Archive for the ‘MBU’ Category

Danusia Memorial Ride

Wednesday, June 4th, 2014
Danusia Memorial Ride

Danusia Memorial Ride


Last weekend, on the May 31st one-year anniversary of Danusia Bennett-Tabor’s passing, an informal memorial service/ride was held at Malibu Creek State Park. It was a solemn but cheerful event, organized by Wendy Engelberg and the Girlz Gone Riding volunteers, a group that started with Kim Cofield, Wendy and Danusia. Wendy also wrote a wonderful report about the memorial ride with photos by Jesse Ettinger and others. Read it on the GGR blog.

There were many cheerful moments, interspersed with a few tears, as friends told stories about their wonderful experiences with Danusia. Steve Messer made sure everyone appreciated how much she did for CORBA, and how her work continues to guide us.

Recently, CBS did a special report on the cancer and procedures that ultimately took Danusia’s life. Her husband Don told her story in the CBS report on Leiomyosarcoma. Almost $1000 in donations were accepted on behalf of the Sarcoma Alliance, followed by the real celebration: riding.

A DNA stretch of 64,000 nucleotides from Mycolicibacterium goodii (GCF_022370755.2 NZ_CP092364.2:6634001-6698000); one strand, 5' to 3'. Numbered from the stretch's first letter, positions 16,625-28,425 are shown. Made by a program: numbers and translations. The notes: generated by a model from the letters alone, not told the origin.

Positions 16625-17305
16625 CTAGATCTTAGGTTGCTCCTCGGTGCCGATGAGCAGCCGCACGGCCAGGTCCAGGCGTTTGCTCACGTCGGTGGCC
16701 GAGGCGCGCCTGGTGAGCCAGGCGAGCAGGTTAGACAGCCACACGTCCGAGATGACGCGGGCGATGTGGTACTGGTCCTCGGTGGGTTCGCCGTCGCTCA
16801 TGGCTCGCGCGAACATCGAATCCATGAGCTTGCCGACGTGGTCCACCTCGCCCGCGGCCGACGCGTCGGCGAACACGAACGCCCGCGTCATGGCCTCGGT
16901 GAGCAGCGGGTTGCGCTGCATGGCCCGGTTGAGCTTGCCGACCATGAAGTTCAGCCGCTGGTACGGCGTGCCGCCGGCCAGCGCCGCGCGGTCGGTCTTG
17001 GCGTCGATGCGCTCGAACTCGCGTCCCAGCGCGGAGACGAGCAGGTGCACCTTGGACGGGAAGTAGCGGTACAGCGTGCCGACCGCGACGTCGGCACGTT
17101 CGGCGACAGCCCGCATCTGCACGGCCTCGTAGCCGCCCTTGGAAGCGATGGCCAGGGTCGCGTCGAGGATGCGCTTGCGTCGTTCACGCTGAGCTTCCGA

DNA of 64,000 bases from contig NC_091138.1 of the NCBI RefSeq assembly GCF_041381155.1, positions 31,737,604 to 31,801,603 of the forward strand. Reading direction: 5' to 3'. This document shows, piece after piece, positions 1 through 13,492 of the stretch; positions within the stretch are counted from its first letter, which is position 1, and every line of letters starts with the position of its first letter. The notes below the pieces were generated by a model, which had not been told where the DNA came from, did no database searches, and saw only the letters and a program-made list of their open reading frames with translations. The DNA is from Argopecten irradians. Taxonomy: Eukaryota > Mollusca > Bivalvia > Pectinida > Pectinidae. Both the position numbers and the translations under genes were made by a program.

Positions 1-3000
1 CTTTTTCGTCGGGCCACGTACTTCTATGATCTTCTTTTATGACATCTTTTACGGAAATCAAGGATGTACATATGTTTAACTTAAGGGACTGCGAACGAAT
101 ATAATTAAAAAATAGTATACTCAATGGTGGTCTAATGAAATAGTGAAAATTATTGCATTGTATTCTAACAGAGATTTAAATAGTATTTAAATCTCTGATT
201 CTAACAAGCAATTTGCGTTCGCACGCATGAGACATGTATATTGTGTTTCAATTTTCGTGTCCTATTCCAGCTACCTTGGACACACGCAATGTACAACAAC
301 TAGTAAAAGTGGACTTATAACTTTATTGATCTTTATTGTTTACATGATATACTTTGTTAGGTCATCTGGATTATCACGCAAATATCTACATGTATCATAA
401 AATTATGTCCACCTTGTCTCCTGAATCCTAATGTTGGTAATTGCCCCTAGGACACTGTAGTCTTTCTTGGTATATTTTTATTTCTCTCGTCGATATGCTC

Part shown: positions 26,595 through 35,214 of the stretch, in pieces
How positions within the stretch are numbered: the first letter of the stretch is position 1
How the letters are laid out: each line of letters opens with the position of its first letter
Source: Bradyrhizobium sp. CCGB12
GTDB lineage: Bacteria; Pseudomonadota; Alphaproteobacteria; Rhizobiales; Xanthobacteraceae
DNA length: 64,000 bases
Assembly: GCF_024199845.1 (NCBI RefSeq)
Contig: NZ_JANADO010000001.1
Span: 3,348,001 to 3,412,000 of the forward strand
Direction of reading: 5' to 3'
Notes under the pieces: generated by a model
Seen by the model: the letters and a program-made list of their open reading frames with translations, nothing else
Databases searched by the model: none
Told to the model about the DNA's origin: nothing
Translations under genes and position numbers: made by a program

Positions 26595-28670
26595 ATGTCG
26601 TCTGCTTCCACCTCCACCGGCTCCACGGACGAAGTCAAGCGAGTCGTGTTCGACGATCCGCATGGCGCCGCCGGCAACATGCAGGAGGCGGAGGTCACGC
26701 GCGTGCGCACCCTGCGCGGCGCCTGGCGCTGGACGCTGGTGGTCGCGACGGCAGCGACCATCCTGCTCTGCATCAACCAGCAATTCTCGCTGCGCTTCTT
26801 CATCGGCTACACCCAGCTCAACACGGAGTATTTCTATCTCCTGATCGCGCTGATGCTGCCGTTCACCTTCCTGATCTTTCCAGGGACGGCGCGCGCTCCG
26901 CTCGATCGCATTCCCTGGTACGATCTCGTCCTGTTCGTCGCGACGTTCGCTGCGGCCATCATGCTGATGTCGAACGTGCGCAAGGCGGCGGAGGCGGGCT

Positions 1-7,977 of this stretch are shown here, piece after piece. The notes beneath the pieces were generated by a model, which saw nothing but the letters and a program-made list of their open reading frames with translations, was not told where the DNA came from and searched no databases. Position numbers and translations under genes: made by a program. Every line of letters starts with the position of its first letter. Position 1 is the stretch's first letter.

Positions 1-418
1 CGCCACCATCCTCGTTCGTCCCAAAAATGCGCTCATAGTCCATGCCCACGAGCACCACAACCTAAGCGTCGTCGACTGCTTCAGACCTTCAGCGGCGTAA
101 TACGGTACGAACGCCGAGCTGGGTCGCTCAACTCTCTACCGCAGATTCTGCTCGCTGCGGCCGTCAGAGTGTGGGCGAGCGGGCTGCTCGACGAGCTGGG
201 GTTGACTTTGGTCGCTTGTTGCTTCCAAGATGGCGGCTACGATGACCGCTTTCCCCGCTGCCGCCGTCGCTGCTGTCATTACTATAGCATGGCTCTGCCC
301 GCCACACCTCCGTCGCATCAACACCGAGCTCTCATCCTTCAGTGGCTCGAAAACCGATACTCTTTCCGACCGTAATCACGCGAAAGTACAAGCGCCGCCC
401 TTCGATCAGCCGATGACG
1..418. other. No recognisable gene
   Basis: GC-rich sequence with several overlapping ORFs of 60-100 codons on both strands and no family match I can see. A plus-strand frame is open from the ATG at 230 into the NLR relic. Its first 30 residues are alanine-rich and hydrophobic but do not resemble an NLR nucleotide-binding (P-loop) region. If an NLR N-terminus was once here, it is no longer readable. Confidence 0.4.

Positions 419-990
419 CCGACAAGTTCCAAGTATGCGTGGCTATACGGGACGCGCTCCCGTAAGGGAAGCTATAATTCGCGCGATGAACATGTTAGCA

Thanks to everyone who came to Malibu Creek to remember Danusia.

MBU Training for 2014 Starts January 25

Tuesday, December 31st, 2013

From Julian Serles of the Mountain Bike Unit

Calling all mountain bikers age 18 and over! The Mountain Bike Unit (MBU) is currently recruiting for its 2014 New Recruit Training Class. If you enjoy mountain biking and are interested in giving back to the community by volunteering some time to assist our understaffed Park Rangers in patrolling the parks, then the MBU may be just what you are looking for.  The MBU supports and are sponsored by the National Park Service (NPS), California State Parks (CSP), and the Mountains Recreation and Conservation Authority (MRCA).

Here’s what it’s all about. The MBU assists in providing park visitors with a quality outdoor experience and preserving natural resources while patrolling over 60,000 acres of public parkland in the Santa Monica Mountains National Recreation Area. Beginning in late January 2014, training will include visitor contact skills, State and National park radio use, park rules and regulations, first aid and CPR training, and field training exercises.

Patrol areas and opportunities include the following:

-National Park Service parks:  Cheeseboro/Palo Comado, Zuma/Trancas Canyons, Rancho Sierra Vista, and Circle X Ranch
-California State Park locations: Malibu Creek, Will Rogers, Point Mugu, and Topanga
-We also patrol MRCA areas near metropolitan Los Angeles, such as Franklin Canyon and Upper Las Virgines Open Space Preserve